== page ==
When I tell people I am an atheist the most common response is: “What happened?”
As with most questions, this one reveals more about the questioner than the person being asked. Christians are either born into the church and never know there is an alternative or they have a conversion experience as an adult. They discount those born into Christianity as well they should. The number of people who have the good fortune to be raised in secular families is few and, even in those cases, the permeation of Christian myth throughout our society makes even the most secular of upbringings ill founded. The United States is a Christian nation. This is not a goal to be achieved, but a fact to be accepted in order to understand our national character. When we speak of God we speak of the Christian God. As an atheist, I am a Christian atheist. That is to say, the God I do not believe in isn’t the universal God theologians create then make apologies for but is, rather, a very specific God whose history can be traced from the nomadic tribes of North Africa and the Middle East down through various incarnations from Babylon to Islam to this very day as God is revised and edited to fit the needs of each culture and time humanity experiences. That we can trace the history of God, as Karen Armstrong does in her book of the same title, is one of the most underappreciated, yet telling, arguments for the non-existence of God any Christian has ever unintentionally created.
So when a Christian asks an atheist, “What happened?” he is assuming an experience or series of experiences must have occurred to cause the atheist to “Lose his faith” and “Deny God.” They are projecting their own experience on to others as it is really Christians who convert under times of intense stress. When they are weak and not in their rational minds Christians swoop down upon them like benevolent vultures with offers of prayers and the ever present covered dishes. Did it occur to them that there is something deeply unethical and morally wrong about approaching a person at such a vulnerable moment and asking them to make a lifetime, and presumably afterlifetime, decision? They are vain and lack the understanding this is tantamount to lawyers trolling for clients among the accident victims in the Emergency Room.
“My wife died of cancer in spite of all my fervent prayers to God to spare her life.” Silliness. Prayer (or “talking to the ceiling” as I have come to think of it) is useless and has been proven so by an experiment funded and conducted by the Templeton Foundation, a Christian organization rewarding scientists whose work can be tortured to seemingly verify the existence of God. The reality is some people die of cancer, others are cured through modern medicine, still others, for reasons yet unknown, go into spontaneous remission. Percentages and projections can be made about the likelihood of a patient falling into one of these groups. This data forms the basis of the insurance industry. Christian prayer is, to bastardize Einstein, “Rolling the God dice.” They pray over every cancer patient and the ones who survive are touted as miraculous and proof of God’s existence and benevolence. The ones who die are dismissed with a “Everything happens for a reason” platitude.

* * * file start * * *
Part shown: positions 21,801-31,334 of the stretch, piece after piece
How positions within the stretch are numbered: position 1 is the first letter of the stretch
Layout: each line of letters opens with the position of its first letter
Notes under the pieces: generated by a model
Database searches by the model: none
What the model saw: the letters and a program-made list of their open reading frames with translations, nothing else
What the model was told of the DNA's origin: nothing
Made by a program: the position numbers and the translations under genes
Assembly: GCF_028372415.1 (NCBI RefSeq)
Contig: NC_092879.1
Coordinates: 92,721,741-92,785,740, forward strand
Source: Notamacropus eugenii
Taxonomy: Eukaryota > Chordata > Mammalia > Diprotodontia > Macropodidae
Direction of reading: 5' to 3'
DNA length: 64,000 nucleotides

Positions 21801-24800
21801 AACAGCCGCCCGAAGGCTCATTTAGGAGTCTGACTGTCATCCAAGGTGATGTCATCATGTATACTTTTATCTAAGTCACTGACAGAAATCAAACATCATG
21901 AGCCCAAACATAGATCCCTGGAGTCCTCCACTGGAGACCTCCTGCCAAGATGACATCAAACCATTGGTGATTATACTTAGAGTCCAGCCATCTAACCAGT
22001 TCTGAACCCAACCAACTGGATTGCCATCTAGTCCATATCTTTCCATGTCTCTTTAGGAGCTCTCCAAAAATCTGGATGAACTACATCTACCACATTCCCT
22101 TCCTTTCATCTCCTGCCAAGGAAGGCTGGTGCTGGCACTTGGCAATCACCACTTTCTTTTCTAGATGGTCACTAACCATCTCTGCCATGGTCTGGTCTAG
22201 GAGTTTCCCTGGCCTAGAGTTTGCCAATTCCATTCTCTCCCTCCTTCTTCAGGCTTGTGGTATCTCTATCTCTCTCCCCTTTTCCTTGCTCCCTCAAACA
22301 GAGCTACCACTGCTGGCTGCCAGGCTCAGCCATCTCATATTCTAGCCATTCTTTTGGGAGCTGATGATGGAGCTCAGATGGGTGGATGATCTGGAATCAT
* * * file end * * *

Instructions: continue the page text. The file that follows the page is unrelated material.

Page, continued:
This is a cold, calculated, primitive and ultimately cruel practice. Unfortunately, it is also one of those insights that can only come from a rational mind. Remember the foolish, bumper sticker theology that says “Coincidence is God’s way of remaining anonymous”? No, inasmuch as coincidence can be said to exist at all, it is the application of statistical probability to individual instances. Coincidence, luck, serendipity and all the names improbability goes under can be broken down to a lack of data needed to draw a more precise conclusion. Case in point is lung cancer. Smoking and the deliberate job related exposure to carcinogens as in coal mining narrows down the field and allows us to say, with statistical backing, that engaging in these activities increases the chance of lung cancer. It is not only possible, it is probable that increases in computer representations will eventually lead to a close to certain diagnosis that a certain individual will succumb to lung cancer. Early treatment and lifestyle intervention will greatly reduce the incidence of cancer and the survival rate of those who contract the disease. And all without a single prayer being offered.
My personal favorite is the endless debate circling around “Why is there evil in the world?” I like this one for two reasons: it is capable of causing people to think “outside of the God box” thus requiring the use of the rational, instead of the religious, mind and the argument has a distinct answer in the very Christian scripture they claim to worship and revere.
The first reason should be obvious: by asking the question and seeking to answer it the person is acknowledging there are certain rational truths that even God is restrained by and forced to obey. This is one of the first steps towards the conclusion God does not and cannot exist. Christians, in order to defend their God, make this step unwittingly. By acknowledging the subject of the existence of God is actually a topic for discussion, not the central fact of the universe, they have forfeited the game. They have lost their faith and are now beginning a hopeless, drowning struggle to impose their own beliefs and skewed morality upon this country by force of law. They are dangerous. Far more dangerous, to more people and with the capacity for greater disruption and unwanted change to our core way of life than any internal threat the sovereignty and union of the United States has faced since the days before the Civil War.